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Metal/Prog Metal CD Reviews

Ape Shifter

Ape Shifter II

Review by Gary Hill

This is the second disc from Ape Shifter. The first one is nestled in the progressive rock section of Music Street Journal. This one, though, seems a better fit under heavy metal. Every song, but the closer works under that heading as far as I'm concerned. This album is quite strong, but I prefer the previous one. Given the shift from the first disc to the second, I have to wonder where the next one will go. I'm sure it will be high quality, if what's come before is any indication. I'm just not sure what the style will be like. After the last one I would say that we can figure that it will be all instrumental. The last song on this set even challenges that assumption, though.

This review is available in book format (hardcover and paperback) in Music Street Journal: 2019  Volume 2 at lulu.com/strangesound.

Track by Track Review
Gravity
Firing in crunchy and furious, the opening portion of this makes me think of what a mashup between AC/DC and Iron Maiden might sound like. While the metallic edge continues as this piece drives forward, there are definitely sections here that lean toward fusion.          
Haskett
A shorter cut, this is more purely heavy metal based. It's meaty and fierce and really rocks.
Mask of the Ancient Warrior
Even more metallic than the previous tunes, this is a powerhouse stomper that has a lot of NWOBHM sound in the mix. The guitar work gets technical and leans toward psychedelic territory at times, though. A psychedelic dropped down section takes it a bit later, but the cut fires out from there into fierce metal again.   
Shoegazer
Psychedelic guitar merges with a high energy metal concept on this screaming hot number.
American Eagle
Echoey, cleaner, guitar brings this into being. The cut launches out from there into a fusion sort of jam that has a killer bass line. It gets into more metallic territory as it marches forward.
7 Years Fat, 7 Years Lean

I love the metal riff that leads this thing out of the gate. It's dramatic and a bit mysterious. A chugging metal texture takes over as it continues. This is another powerful piece on a disc that's full of them.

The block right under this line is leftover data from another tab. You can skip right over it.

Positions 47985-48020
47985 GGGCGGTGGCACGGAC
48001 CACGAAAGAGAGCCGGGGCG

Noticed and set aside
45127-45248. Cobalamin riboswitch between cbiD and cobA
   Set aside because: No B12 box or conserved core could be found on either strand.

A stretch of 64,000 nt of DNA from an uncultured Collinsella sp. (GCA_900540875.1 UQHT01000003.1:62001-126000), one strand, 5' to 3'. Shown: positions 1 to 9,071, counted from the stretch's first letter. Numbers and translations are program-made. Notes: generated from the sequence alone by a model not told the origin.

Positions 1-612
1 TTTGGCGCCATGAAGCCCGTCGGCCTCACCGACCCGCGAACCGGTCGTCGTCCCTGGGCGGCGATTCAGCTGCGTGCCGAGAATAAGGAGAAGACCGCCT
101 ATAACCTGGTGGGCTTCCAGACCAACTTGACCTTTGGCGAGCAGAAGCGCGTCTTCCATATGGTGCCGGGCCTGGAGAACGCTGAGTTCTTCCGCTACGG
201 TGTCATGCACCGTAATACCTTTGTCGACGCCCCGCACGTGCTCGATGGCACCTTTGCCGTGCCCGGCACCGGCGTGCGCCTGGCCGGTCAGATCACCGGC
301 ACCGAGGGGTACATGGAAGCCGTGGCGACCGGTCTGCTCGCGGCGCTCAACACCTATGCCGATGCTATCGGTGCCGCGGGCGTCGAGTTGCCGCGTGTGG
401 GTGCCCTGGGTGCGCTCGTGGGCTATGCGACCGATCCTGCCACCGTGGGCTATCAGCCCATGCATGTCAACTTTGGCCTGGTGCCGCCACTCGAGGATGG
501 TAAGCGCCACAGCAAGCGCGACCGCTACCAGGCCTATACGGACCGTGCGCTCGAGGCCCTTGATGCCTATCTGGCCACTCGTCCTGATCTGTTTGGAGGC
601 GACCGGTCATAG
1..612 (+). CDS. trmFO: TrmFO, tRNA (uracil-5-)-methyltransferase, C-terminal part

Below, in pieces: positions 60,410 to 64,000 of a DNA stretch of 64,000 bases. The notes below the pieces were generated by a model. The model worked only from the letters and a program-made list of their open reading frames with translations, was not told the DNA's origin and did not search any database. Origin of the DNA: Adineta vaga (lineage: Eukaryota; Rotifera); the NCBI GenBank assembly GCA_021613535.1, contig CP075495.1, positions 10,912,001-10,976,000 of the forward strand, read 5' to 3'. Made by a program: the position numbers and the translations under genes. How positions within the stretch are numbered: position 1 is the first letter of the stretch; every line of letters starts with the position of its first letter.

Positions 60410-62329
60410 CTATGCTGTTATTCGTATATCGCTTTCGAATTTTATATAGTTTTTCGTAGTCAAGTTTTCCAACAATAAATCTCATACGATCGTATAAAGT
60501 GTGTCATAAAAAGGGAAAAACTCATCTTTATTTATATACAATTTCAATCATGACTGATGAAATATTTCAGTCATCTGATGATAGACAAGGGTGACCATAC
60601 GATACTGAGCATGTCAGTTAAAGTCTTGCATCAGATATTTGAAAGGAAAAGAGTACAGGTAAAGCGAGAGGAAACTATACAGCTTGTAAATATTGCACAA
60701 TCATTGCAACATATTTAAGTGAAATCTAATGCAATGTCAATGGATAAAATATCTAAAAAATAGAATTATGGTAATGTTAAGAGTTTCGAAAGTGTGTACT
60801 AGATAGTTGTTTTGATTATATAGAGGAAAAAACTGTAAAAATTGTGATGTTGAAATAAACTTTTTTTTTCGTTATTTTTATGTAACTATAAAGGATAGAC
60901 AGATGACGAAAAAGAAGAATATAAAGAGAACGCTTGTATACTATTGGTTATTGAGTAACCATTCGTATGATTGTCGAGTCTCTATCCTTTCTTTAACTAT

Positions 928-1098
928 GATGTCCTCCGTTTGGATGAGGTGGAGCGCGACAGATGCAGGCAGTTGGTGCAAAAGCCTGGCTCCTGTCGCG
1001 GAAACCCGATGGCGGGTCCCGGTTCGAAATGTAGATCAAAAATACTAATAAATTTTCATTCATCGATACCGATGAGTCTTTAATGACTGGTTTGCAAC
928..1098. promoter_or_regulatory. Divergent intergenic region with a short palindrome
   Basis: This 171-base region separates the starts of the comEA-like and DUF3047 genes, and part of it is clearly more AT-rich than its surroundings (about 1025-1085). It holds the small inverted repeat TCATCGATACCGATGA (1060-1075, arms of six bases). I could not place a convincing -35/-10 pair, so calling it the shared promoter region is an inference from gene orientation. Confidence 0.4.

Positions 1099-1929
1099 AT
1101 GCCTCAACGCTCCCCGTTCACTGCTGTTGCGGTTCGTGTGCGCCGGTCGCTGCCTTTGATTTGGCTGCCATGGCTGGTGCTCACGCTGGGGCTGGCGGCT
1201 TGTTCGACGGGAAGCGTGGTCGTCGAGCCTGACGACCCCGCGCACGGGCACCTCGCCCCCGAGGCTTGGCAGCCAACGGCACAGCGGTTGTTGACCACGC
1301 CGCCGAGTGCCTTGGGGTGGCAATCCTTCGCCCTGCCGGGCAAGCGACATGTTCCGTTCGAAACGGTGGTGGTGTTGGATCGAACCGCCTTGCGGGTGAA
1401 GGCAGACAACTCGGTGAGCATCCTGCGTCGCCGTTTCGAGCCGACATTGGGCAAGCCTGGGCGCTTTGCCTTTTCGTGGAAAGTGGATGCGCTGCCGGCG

Die Rausschmeiber
Drums start this, but once the guitar joins, the cut makes me think of Judas Priest. As it grows outward, I can also hear Iron Maiden in the mix. This is another killer metal instrumental number. There is a variant section later in the track that comes across as more proggy, with a bit of a fusion edge, but that's short lived and the more pure metal returns to end it.
Fu Manchu
Fierce and fast paced, this is a mean sounding cut. It has a driving percussive element. It has some hints of industrial music in some ways, too.
Shot
The opening section on this brings a bit of a prog element to the table. Once it fires out from there, though, we're back into more pure metal. This is screaming hot and meaty. 
No Chords Allowed, Jonathan
Fast paced and steadily shifting and changing, this is fierce and intriguing. It has some prog built into it in terms of the steadily evolving arrangement, but is based on metal fury.
Steven Avery Is Innocent
Furious hard rocking metal, this isn't a huge change from the rest, but is an independent and unique number. I really dig some of the guitar riffs on this a lot.
Jiggy Jiggy Boom Boom
More screaming hot metallic guitar work is on display here. I dig the almost funky bass work on this. The cut makes me think of Van Halen to some large degree.
Matilda
Now, this is completely different. It has a folk meets world music texture that makes me think of Camper Van Beethoven a bit. It has a lot of violin in the mix, and the fact that it has vocals really makes this stand out from the rest. If the whole disc were like this, I wouldn't land it under heavy metal.

           

 
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